So does the film Trainspotting , specifically: ‘The sinking into the carpet. The sinking, it’s just like that.

Wayne slouched back into the sofa, arms by his sides and rolled his head back to illustrate, then sat back upright to resume staring at the blank television screen. Contemplating the screen yielded: ‘It was even better than I expected.’ Initially, he thought he’d try it for a couple of weeks, ‘to have some fun.’ He thought it’d be a phase, after which he’d move on; by the end of the fortnight he was hooked.

Wayne’s body language exaggerated as he shared tales of some of his ‘most trippy’ experiences, at his ‘most high’: ‘I saw massive bursts of lights like fireworks coming out of the top of the stage at Glastonbury. The music was blasting. These firework light things were fizzling, I was covered in mud…’; ‘Every time I had to pass the window I got on all fours. I thought that there was a sniper outside waiting to shoot me.’; ‘Me and this other friend both shared the same experience once…’; ‘…ended up hiding under the dining room table for about three days.’ One cigarette was lit from the end of another. Sat in a cloud of smoke he rolled back his head, laughed, slapped his jeans and continued to recount bizarre tales, then add, ‘…know what I mean?’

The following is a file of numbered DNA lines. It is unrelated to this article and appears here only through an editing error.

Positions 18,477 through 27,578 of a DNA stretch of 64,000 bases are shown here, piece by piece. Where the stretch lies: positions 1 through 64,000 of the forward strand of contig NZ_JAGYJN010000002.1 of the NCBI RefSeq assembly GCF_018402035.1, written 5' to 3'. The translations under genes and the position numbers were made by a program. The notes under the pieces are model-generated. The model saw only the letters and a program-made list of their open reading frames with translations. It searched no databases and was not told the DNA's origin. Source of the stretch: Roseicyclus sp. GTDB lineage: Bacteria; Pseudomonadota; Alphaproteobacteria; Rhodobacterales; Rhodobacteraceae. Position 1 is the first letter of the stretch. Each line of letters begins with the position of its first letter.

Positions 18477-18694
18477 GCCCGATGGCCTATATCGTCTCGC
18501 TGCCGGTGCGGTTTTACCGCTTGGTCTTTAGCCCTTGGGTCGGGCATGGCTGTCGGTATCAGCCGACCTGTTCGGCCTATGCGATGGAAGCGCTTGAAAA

He had a troubled childhood. His mother, a gypsy woman with fourteen siblings, left home Christmas Eve 1970: Wayne was two years old. She’s been having an affair with another man living in the same street for over a year. He’s hardly seen her since, and ‘doesn’t want to know her now.’ In his earliest memory of her he recounted his elder sister throwing herself on top of him to protect her young brother from a beating with the heel of a stiletto: she took it instead of Wayne. He was brought up mainly by his grandparents; his father, a single parent and plumber, worked every hour he could to support his family of four young children.

The twenty pound bags became more and more frequent. Within six months he was spending fifty pounds a day on heroin. He began robbing, mainly from houses in his own neighbourhood. He ‘picked up’ a VCR here, a TV there, jewellery: anything he could quickly and easily covert into heroin. As his tolerance developed, he needed to take increasing amounts to achieve the sense of euphoria and well being he had become accustomed to. His dealer began to accept goods as well as cash in exchange for ‘fixes’. It didn’t stop there; he began to mix heroin with crack to maintain its effects. His costs further escalated, forcing him to find new ways of funding his habit. That’s when he became an ‘escort’.